Electron-withdrawing groups -I effect Deshields the protons large chemical shift value is seen. While electron-donating groups +I effect fewer deshields the protons low chemical shift value.

5. Acid derivatives are best distinguished by infrared

Conjugation donates electrons into the π* orbital of the π bond and so lengthens and weakens C=O. The C=O the bond becomes more like a single bond and its stretching frequency moves towards the single bond region, that is, it goes down.

The inductive effect removes electrons from the π orbital and so shortens and strengthens the π bond. It becomes more like a full double bond and
moves up in frequency.

6. Selectivity between ortho and para positions

With large substituents, such as the amide, steric hindrance will be significant and it gives more para product. Also, the inductive electron-withdrawing effect decreases the amount of ortho substitution.

Oxygen and nitrogen, although they are electronegative, activate the ring towards attack by donating π electron density from their lone pairs. At the same time, the C–O or C–N σ bond is polarized back towards the O or N atom by withdrawing electron density from the σ framework.

This is inductive electron withdrawal—it affects the atoms nearest the O or N atom the most, and has the effect of decreasing the likelihood that attack will happen in the ortho positions

7. directing and activating effects

8. Inductive Effect: Addition–elimination reaction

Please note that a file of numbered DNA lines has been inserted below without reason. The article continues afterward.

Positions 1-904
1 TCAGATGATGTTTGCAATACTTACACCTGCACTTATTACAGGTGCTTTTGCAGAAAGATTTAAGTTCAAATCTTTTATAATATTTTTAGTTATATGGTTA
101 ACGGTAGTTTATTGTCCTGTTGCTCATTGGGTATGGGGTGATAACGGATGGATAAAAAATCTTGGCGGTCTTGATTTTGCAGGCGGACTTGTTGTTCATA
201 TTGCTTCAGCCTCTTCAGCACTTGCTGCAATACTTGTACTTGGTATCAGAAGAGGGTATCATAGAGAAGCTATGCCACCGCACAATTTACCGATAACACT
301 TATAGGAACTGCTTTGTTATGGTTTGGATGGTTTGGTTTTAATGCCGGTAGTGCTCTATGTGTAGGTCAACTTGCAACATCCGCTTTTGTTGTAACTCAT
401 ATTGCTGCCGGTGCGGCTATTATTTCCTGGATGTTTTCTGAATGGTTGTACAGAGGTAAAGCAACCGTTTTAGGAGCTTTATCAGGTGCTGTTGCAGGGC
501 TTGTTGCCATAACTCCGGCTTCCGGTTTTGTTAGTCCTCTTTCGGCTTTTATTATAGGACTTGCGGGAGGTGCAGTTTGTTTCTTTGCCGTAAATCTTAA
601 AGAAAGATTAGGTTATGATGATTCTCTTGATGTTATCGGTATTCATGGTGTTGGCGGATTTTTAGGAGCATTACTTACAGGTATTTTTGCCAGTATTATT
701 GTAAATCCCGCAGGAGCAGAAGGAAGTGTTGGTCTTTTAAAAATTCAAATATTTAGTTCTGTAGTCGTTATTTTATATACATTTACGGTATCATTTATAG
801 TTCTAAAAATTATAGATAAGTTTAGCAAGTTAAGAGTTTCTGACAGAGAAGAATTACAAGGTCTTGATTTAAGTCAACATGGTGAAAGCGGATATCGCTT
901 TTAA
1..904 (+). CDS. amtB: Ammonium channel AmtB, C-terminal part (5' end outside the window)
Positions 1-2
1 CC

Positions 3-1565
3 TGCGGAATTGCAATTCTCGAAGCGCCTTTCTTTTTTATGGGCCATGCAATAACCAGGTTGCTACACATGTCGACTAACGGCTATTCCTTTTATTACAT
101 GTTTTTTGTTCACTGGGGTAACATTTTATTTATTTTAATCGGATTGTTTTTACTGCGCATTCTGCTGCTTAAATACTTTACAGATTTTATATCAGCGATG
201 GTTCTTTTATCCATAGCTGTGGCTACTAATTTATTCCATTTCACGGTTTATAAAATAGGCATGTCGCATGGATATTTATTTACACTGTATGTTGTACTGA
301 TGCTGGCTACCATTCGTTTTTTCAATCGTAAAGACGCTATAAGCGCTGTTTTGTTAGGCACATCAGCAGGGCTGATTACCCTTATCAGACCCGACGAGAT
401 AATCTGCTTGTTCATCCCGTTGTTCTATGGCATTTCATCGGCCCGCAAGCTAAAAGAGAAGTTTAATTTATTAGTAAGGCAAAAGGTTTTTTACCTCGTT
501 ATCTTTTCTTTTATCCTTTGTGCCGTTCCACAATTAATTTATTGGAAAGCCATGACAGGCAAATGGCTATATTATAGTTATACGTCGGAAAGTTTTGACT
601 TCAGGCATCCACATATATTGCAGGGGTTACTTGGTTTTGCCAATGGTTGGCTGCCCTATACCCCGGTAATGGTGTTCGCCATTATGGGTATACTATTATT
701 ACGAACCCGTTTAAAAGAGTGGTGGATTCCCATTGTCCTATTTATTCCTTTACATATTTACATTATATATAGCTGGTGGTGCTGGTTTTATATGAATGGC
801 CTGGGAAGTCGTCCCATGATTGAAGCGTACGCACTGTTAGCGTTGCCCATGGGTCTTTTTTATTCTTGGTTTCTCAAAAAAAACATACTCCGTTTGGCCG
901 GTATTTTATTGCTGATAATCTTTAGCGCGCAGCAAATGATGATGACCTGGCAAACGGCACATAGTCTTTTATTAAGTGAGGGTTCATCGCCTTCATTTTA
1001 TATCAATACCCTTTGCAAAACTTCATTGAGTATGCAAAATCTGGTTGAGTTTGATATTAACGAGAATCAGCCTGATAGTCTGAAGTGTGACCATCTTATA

An anion-stabilizing (electron-withdrawing) group ortho or para to a potential leaving group can be used to facilitate nucleophilic aromatic substitution.

Fluoride accelerates the first step through its inductive effect. It is the most electronegative element of all and it stabilizes the anionic intermediate, assisting the acceptance of electrons by the benzene ring.

How good a leaving group it might be does not matter: the rate of the second step—the step where fluoride leaves— has no effect on the overall rate of the reaction.

The activating anion-stabilizing substituent

Nitro is the best activating group, but the others will all perform well, especially when combined with a fluoride rather than a bromide as the leaving group.

9. The benzyne mechanism

show how the meta product might be formed, but why should it be formed? The attack could also occur at the ortho position, so why is there no ortho product?

There are two reasons: electronic and steric.

Electronically, the anion next to the electronegative oxygen atom is
preferred because oxygen is inductively electron-withdrawing. The same factor facilitates deprotonation next to Cl in the formation of the benzyne.

Sterically, it is better for the amide anion to attack away from the OMe group rather than come in alongside it. Nucleophilic attack on benzyne has to occur in the plane of the benzene ring because that is where the
orbitals are.

10. Amine synthesis using functional group interconversions

If the alkylating agent contains an inductive electron-withdrawing group, the product may be less reactive than the starting material—benzylamine was only alkylated once by the alkyl bromide

Alkylations with epoxides usually stop after the first step because the inductively electron-withdrawing hydroxyl group in the product makes it less nucleophilic than the starting material

11. Amine relative rate of reaction

The extra heteroatom, through an inductive effect, withdraws electron
density from the nitrogen atom, making it less nucleophilic and less basic. In this sense, morpholine can be a very useful base, less basic than triethylamine but somewhat more so than pyridine (pKa 5.2).

Inductive Effect: Execution in Organic Chemistry is an attempt to cover comprehensively all important applications with suitable examples. Hope this article helps the student to understand the concepts of chemistry built based on inductive effect.

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One thought on “Inductive Effect: Execution in Organic Chemistry